China overtakes Germany as top world exporter

FRANKFURT : China and its population of 1.3 billion has overtaken Germany, population 82 million, as the world’s top exporter, trade figures released on Friday by the German national statistics office show.

From January to November, Chinese exports were worth 1.07 trillion dollars, while German data showed that exports from Europe’s biggest economy amounted to 734.6 billion euros, or 1.05 trillion dollars.

The widely-expected crowning of a new export champion should be confirmed when Germany releases full-year 2009 trade figures on February 9.

Economic growth in both countries depend largely on exports, which critics claim contributes to overall global imbalances, urging Germans to consume more and Chinese authorities to let the Yuan float freely against the dollar.

In November, the German trade surplus climbed to 17.2 billion euros, seasonally corrected figures from the Destatis service showed, from 13.6 billion in October amid a pick up in global trade.

“The German product specialisation with a high share of capital goods and high presence in Asian markets, make Germany one of the main beneficiaries of an investment-led global recovery,” ING senior economist Carsten Brzeski said.

He noted that German exports to China had increased by almost 12 percent from November 2008, and that the unadjusted German trade surplus of 17.4 billion euros was the country’s biggest since June 2008.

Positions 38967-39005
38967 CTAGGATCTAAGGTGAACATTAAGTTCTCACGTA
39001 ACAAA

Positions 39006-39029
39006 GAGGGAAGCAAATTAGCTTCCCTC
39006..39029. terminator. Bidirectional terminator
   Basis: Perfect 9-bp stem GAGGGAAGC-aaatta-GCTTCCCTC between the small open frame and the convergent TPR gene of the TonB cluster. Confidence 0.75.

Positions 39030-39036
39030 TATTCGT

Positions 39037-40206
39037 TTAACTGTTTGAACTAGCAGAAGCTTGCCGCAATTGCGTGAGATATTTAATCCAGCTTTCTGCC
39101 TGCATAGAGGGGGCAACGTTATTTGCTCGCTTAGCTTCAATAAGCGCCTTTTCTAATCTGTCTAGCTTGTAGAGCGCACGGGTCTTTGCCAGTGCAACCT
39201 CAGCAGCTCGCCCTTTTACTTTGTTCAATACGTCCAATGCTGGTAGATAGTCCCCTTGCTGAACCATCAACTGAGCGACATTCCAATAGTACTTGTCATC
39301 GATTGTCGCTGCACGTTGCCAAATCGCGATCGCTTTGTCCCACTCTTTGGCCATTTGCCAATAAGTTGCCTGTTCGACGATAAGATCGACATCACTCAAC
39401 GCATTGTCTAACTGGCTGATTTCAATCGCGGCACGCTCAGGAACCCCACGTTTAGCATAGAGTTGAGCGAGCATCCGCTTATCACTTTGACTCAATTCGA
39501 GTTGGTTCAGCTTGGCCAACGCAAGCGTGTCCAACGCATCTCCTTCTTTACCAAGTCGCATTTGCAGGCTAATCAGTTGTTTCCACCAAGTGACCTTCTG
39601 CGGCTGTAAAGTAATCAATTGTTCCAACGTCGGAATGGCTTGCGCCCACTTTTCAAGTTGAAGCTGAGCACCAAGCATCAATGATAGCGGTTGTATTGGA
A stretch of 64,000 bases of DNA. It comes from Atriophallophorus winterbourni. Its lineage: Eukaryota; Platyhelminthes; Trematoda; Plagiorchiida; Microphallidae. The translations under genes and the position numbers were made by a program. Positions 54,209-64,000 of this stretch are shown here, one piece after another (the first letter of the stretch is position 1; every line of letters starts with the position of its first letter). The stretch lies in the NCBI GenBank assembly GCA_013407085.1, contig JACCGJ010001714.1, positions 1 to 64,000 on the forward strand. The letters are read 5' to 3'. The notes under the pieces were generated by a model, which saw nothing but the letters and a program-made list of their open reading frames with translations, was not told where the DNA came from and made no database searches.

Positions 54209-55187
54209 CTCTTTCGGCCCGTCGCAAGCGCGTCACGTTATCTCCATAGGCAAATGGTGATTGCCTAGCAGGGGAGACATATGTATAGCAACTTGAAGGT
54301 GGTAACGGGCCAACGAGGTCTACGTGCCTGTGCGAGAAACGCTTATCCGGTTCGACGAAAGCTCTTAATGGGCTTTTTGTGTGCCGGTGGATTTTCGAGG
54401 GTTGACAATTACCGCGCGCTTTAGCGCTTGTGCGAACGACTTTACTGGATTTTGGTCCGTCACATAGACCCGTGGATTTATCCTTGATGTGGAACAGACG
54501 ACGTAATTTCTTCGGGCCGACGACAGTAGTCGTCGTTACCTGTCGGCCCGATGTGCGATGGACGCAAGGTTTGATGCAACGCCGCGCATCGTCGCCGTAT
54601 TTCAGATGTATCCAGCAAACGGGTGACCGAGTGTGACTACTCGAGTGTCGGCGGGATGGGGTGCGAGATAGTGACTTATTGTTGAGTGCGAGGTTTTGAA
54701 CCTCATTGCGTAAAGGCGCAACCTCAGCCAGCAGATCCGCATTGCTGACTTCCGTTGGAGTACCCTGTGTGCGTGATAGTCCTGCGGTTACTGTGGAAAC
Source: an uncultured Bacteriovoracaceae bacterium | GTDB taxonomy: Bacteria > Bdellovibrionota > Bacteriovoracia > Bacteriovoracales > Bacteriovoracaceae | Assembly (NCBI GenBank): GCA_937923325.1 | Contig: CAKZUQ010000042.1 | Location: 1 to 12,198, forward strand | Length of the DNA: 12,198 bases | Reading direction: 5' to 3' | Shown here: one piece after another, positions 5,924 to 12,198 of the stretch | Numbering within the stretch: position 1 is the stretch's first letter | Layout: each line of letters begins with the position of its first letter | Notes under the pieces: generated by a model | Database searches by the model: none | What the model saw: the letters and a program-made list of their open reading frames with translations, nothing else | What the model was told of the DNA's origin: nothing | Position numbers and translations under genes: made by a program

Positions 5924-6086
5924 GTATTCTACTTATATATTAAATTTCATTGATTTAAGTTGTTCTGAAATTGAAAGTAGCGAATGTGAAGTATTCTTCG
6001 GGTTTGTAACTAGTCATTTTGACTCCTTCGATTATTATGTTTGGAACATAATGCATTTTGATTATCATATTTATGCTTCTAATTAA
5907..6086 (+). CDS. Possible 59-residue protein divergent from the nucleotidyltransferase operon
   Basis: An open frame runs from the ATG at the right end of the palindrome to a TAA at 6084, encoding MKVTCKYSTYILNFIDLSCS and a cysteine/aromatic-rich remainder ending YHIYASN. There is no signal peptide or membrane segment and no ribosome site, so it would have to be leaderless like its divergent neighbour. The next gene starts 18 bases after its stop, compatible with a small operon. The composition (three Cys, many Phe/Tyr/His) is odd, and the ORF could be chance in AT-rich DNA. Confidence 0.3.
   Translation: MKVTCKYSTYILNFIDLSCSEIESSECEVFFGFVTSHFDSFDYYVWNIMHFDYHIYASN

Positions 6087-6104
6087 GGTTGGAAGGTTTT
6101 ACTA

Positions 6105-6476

Global trade was slammed in September of that year following the collapse of the US investment bank Lehman Brothers.

China, meanwhile, expects its share of global trade to exceed nine percent in 2009, Vice Commerce Minister Zhong Shan said late last month, from 8.86 percent in 2008.

Chinese exports include items such as electronic goods and clothing while those from Germany include automobiles, chemical products and specialised machine tools.

On December 30, China and Southeast Asian nations established the world’s biggest free trade area in terms of population, and one which rivals the European Union and North America Free Trade Area in terms of value.

Germany benefits greatly from EU trade, which accounted for 63 percent of its exports in November, and provided 462 billion euros in revenues.

“It is good to know that the German economy can at least rely on a good old friend: its strong export sector,” Brzeski said.

Europe’s biggest economy is slowly recovering from its worst recession since World War II, and its economy is estimated to have contracted by around 5.0 percent in 2009.

The German central bank has forecast growth of 1.6 percent in 2010.

China’s economy likely grew by 8.5 percent in 2009, senior official Zhang Xiaoqiang has said, and could expand by another 9.5 percent this year.

Most experts say increased trade benefits everyone in the end, but efforts to boost global commerce remain deadlocked and the 2007-2008 economic slowdown has fuelled fears of increased protectionism.

The Doha round of trade liberalisation talks has dragged on since its launch in 2001, dogged by a string of missed deadlines and setbacks.

World Trade Organization chief Pascal Lamy has suggested that members decide in March whether they can strike an agreement this year.



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